I haven’t had much to write since the Muslim Ban. Or, if you prefer, the travel ban. I’m not going to write about political stuff here, even though I don’t view issues of ethics and civil rights and human rights “political.”
The other day I was sitting on the couch in the living room. Do you call it a couch or a sofa? Sofa sounds weird to me because growing up we called it a couch. And we said Coke and not soda. We never called Coke or 7-Up or Dr. Pepper or even Shasta, pop.
When I was a kid I wondered often why people called it sofa and soda and especially why they called it pop.
I always thought the way we said it was better.
I don’t think I knew anyone who called pants, trousers.
I think I knew a few people that pronounced the word wash, waRsh.
The one that gets me today is when people pronounce the word important, imporDant.
Back to the couch…
I was sitting on it the other day. I was on Twitter. I was getting worked up again over the Muslim ban, but I won’t talk about that here.
I decided to start a fire in the fireplace. I needed to relax, without electronics. I stood up. I walked to the bedroom. I placed my iPhone on my nightstand. I walked back into the living room. Turned off the TV. And I sat. Fidgeted a bit. Reached for my iPhone a bit to check Twitter.
But iPhone was in my room. Do you ever reach for your phone as a pure instinctual reaction to boredom?
I say this to myself: “Paul, your mind has been hooked up to your iPhone for weeks. And the news. And Facebook. And your posts. You have been in autopilot.” Most people get the idea of what autopilot means, but I’m pressy sure that most people don’t work at finding ways to become more mindful.
I turn my attention to the fire. And I wonder why fires are attractive – why all we stare at them. Why they attract our eyes.
I could feel the warmth of the flames.
I thought about the women and children and elderly now stuck in the Syrian desert because people think they are ISIS murderers.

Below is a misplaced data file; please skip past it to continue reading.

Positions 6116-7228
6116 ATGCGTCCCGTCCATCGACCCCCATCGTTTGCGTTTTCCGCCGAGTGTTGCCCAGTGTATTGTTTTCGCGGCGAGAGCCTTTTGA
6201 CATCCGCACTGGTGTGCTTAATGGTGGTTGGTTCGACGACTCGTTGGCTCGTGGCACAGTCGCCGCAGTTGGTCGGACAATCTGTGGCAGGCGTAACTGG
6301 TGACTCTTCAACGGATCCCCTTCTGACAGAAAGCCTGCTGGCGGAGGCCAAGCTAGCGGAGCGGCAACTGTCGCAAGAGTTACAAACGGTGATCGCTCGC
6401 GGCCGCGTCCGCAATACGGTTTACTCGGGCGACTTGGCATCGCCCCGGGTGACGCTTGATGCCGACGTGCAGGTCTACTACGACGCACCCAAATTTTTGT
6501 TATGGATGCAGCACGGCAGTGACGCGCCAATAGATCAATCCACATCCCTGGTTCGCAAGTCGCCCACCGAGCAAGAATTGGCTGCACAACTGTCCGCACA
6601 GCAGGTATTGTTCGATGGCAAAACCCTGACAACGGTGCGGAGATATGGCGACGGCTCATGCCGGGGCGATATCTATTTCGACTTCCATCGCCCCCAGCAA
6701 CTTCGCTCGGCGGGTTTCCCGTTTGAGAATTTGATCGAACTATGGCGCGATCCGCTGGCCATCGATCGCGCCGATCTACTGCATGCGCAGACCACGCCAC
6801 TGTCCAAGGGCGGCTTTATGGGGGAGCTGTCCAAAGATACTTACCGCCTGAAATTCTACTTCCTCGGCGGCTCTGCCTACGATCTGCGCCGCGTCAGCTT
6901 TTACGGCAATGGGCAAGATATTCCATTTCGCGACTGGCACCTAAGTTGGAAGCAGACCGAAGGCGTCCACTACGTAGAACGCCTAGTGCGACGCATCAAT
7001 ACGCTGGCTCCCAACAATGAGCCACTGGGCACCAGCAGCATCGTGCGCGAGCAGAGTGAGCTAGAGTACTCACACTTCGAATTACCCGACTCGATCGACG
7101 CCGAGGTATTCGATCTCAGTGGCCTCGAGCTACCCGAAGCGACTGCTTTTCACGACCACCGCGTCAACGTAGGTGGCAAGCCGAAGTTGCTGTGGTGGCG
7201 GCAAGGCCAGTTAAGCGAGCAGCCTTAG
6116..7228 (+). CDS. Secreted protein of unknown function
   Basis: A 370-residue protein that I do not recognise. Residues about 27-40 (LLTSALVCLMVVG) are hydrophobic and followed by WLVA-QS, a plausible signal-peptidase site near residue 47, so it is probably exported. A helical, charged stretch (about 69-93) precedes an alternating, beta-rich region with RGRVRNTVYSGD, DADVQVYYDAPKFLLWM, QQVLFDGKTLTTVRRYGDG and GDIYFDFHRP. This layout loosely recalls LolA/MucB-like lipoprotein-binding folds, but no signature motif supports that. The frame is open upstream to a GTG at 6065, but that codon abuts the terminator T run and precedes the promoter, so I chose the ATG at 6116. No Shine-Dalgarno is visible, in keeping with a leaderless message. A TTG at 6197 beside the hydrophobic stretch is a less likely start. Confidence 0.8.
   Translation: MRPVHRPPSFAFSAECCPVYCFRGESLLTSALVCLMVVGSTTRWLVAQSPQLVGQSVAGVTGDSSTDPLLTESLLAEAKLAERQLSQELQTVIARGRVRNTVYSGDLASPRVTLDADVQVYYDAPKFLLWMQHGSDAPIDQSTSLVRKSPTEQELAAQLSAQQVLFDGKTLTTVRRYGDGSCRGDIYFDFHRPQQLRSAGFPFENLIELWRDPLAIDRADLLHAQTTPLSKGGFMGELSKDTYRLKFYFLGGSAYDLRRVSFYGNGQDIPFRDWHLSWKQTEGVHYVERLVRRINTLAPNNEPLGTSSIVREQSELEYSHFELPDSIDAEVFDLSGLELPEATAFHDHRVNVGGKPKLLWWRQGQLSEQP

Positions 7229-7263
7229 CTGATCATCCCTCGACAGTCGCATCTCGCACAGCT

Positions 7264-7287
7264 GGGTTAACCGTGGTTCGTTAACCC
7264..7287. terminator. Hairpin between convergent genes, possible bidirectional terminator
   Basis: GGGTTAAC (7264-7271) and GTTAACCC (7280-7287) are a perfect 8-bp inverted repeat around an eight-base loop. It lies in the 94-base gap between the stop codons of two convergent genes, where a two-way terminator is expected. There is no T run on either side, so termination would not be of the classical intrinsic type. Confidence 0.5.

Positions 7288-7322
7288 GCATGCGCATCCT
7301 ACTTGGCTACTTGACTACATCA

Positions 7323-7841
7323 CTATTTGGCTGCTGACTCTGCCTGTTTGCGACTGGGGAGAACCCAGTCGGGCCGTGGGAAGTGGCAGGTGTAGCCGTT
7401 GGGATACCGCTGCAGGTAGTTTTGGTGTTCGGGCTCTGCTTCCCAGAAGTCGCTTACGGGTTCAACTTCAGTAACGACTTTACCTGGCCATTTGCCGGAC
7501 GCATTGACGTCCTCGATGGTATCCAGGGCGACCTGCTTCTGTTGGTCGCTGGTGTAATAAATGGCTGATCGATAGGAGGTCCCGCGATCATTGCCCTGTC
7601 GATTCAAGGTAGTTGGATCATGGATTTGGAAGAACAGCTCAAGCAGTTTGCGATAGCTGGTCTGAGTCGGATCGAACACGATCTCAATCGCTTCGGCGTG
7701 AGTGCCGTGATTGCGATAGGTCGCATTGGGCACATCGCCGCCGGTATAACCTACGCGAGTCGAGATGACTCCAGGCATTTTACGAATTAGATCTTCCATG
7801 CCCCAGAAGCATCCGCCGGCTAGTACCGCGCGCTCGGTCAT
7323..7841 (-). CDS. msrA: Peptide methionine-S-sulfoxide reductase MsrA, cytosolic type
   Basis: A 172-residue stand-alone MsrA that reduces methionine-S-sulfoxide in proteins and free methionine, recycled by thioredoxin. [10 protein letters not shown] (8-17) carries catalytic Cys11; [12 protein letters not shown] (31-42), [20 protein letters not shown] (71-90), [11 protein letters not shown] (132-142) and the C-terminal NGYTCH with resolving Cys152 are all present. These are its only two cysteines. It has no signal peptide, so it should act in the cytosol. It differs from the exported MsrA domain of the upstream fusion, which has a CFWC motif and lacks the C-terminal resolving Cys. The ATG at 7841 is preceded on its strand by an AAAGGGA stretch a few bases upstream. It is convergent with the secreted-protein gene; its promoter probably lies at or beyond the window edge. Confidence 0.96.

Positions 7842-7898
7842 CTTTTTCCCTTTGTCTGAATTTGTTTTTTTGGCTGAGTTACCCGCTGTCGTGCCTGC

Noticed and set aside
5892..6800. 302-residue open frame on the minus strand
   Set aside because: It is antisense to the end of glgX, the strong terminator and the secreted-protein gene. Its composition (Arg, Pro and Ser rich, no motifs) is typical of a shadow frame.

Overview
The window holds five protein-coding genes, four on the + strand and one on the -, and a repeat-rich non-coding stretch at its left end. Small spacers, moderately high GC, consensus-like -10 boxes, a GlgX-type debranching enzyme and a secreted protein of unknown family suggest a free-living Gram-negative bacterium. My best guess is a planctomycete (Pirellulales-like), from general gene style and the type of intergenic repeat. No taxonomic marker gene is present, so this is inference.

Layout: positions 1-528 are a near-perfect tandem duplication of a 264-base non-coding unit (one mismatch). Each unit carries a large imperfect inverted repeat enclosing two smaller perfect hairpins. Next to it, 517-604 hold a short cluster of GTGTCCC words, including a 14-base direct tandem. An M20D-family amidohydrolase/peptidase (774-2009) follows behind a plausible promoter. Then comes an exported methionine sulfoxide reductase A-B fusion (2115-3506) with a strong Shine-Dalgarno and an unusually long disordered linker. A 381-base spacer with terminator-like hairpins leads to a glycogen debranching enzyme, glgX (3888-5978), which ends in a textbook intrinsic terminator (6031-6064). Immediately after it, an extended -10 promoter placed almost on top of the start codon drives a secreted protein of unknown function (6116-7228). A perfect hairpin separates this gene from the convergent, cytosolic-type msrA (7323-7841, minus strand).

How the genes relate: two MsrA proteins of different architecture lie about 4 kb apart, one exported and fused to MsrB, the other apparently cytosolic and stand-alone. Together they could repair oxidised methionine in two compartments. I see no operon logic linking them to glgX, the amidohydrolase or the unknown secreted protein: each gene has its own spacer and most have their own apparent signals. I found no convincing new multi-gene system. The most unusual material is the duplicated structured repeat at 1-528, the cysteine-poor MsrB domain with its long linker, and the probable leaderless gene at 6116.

As much as I tried to let go — just let the images of the refugees go — I couldn’t. I couldn’t block out some of the faces I had seen.
I tried again.
Deep breath. And on the coffee table I noticed a necklace. And I started staring at that. One of the things they teach you in meditation is to fixate your eyes on one object. To take it in. Observe. Don’t look anywhere else. Then when you start getting frustrated and bored, you start paying attention to those feelings of frustration. And you let them go.
I don’t know how long I stared. It might have been 5 minutes. Or 10. I don’t think 15.
I might have also stared at the fire, since it was in the background. But most of the time my eyes were focused on the necklace. I noticed that the left part of the cross was chipped off. And I wondered if that was done intentionally.
Then it dawned on my that I had never noticed this necklace before.
I wondered how long it had been there.
I pick it up. I count the beads. Thirty-two total. Sixteen on each side.
I thought of when Mom and Dad went to Italy for 45 days. I was 11. Our Aunt Nina stayed with us.
Aunt Nina, like most of my family, was a devout Roman Catholic. She made us pray The Rosary for Mom’s and Dad’s safety. It was horrible. It took forever. I think we had to pray it every night, but I don’t remember.
I later asked Gina about the necklace. She said it’s been hanging on that bottle for over 4 years.